As Cade Beloso prepared for his college at-bat in the bottom of the ninth inning of Saturday's thrilling 6-5 win at Alex Box Stadium, coach Paul Mainieri gave him a simple message.
“Get your money's worth," Mainieri said. "He's going to challenge you with fastballs. Don't be late.”
Beloso, a freshman making his first start, approached the plate with two runners on base and no outs. LSU trailed Army by two runs. Mainieri’s words helped him focus. So did a conversation with his grandfather.
Before every at-bat, Beloso speaks to his grandfather, Butch, who died last October.
“Help me out right here,” Beloso asked his grandfather while he walked toward the batter’s box.
The first pitch of the at-bat, Beloso turned on a fastball. The ball whistled off his bat, passed over the right-field wall and LSU won to remain undefeated — even though it has trailed in both of its games.
“We recruited Beloso to hit home runs,” Mainieri said, “not to bunt.”
LSU (2-0) trailed entering the ninth inning despite a solid debut from freshman pitcher Landon Marceaux. After exploding for 12 runs and four home runs in the season-opener, the Tigers went cold on offense.
Marceaux shut down Army (1-1) for almost his entire outing. He struck out the first batter he faced. He sent down the Black Knights in order four times. He escaped a fourth-inning jam, and in his first start, Marceaux allowed one run.
“He showed up to school ready to pitch,” Mainieri said. “We didn't have to teach him how to do it.”
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LSU provided early run support for Marceaux, scoring two unearned runs in the first inning. Josh Smith hit a leadoff single. He scored on a throwing error following a bunt by Brandt Broussard, who reached third on the errant throw. Antoine Duplantis plated Broussard with a sacrifice fly.
Marceaux entered the sixth inning at 70 pitches, and Mainieri said before the game he would throw 80-90. Marceaux walked the first batter of the inning. He allowed his first run when Army's Drake Titus singled up the middle.
After Marceaux’s third walk of the game put runners on first and second, Mainieri pulled him. The crowd started cheering before Marceaux handed the ball to his coach.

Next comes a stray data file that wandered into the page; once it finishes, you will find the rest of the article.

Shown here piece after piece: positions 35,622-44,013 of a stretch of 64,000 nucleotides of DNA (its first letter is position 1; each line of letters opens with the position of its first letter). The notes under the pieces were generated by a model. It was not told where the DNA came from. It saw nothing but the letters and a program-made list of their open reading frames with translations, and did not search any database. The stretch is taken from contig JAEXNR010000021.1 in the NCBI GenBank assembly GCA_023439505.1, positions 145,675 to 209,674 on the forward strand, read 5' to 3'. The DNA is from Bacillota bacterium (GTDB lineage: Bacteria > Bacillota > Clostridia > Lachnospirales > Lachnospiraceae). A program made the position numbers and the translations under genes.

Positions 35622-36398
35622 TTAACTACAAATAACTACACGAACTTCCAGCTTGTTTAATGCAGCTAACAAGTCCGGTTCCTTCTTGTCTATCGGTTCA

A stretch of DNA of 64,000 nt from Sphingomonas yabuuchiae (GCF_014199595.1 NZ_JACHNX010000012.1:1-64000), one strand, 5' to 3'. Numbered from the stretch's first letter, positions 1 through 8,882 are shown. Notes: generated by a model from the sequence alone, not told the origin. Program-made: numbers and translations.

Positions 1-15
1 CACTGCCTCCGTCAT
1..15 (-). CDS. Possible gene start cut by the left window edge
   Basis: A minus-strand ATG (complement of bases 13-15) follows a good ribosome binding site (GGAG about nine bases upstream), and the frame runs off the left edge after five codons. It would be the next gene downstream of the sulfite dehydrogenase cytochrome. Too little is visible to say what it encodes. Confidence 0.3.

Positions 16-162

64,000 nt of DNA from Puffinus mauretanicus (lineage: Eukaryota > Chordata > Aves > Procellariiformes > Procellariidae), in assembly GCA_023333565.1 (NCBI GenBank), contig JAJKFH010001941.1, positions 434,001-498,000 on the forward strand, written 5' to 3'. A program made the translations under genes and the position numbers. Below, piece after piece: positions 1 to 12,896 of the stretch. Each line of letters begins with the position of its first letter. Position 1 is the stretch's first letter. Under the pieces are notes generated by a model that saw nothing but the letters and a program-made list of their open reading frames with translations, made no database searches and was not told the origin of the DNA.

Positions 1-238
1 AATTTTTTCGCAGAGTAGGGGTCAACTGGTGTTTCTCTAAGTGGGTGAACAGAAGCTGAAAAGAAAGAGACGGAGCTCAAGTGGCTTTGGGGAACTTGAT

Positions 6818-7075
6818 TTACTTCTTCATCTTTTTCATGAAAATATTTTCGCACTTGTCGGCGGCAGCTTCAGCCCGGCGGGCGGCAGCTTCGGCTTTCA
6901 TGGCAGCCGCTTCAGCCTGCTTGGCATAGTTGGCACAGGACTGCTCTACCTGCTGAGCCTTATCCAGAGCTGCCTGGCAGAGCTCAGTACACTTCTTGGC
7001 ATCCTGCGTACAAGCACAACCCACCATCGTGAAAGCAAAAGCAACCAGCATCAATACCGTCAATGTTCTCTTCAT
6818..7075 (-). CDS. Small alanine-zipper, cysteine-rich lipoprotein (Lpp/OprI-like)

“I was a little shaky,” Marceaux said. “I only gave up two hits, but I gave up three walks. For me, that's unacceptable.”
Army took the lead the following inning. Freshman reliever Chase Costello, the first pitcher out of the bullpen, allowed a game-tying run and loaded the bases with one out. He hit the next batter, Titus, on a 2-2 pitch.
However, the home plate umpire called Titus out because the umpire believed Titus violated rules stating the batter cannot "intentionally make a movement to be hit by a pitch, regardless of where the pitch is located; or allows himself to be intentionally hit by a pitch.”
Army coach Jim Foster argued the call. The umpire ejected him. The call stood after review, and sophomore Trent Vietmeier replaced Costello.
"I think I was a little nervous," Costello said of his first appearance, "a little tight."
The next at-bat, Army first baseman Anthony Giachin cleared the bases with a double off the wall in right-center field. The Black Knights took a 5-2 lead.
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LSU cut into the lead in the bottom of the seventh when freshman Giovanni DiGiacomo scored on a balk. Two innings later, Beloso walked to the plate in position for heroics.
Beloso, who said he'd never had a game-winning hit in his life, didn’t think the ball was going to clear the wall. He expected to reach second base with a double. Instead, the second hit of his career won LSU the game.
Beloso thought about his grandfather as he rounded the bases. He felt the tingling of goosebumps, and while he answered questions, the hairs on his arms stood in the air.
Teammates ripped off Beloso’s jersey once he jumped on home plate. A few minutes later, they shoved a plate of thick, white shaving cream onto his face while he waited to step in front of cameras.
“That’s disgusting,” Beloso said as he wiped his head with a towel.
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Beloso cleared his face, but a layer of cream covered most of his head. It was in his hair, his eyebrows, even his ears. A glob rested on his right shoulder.
He guessed it would take awhile for him to find all of it, but that’s the price you pay when your career begins with a game-ending home run.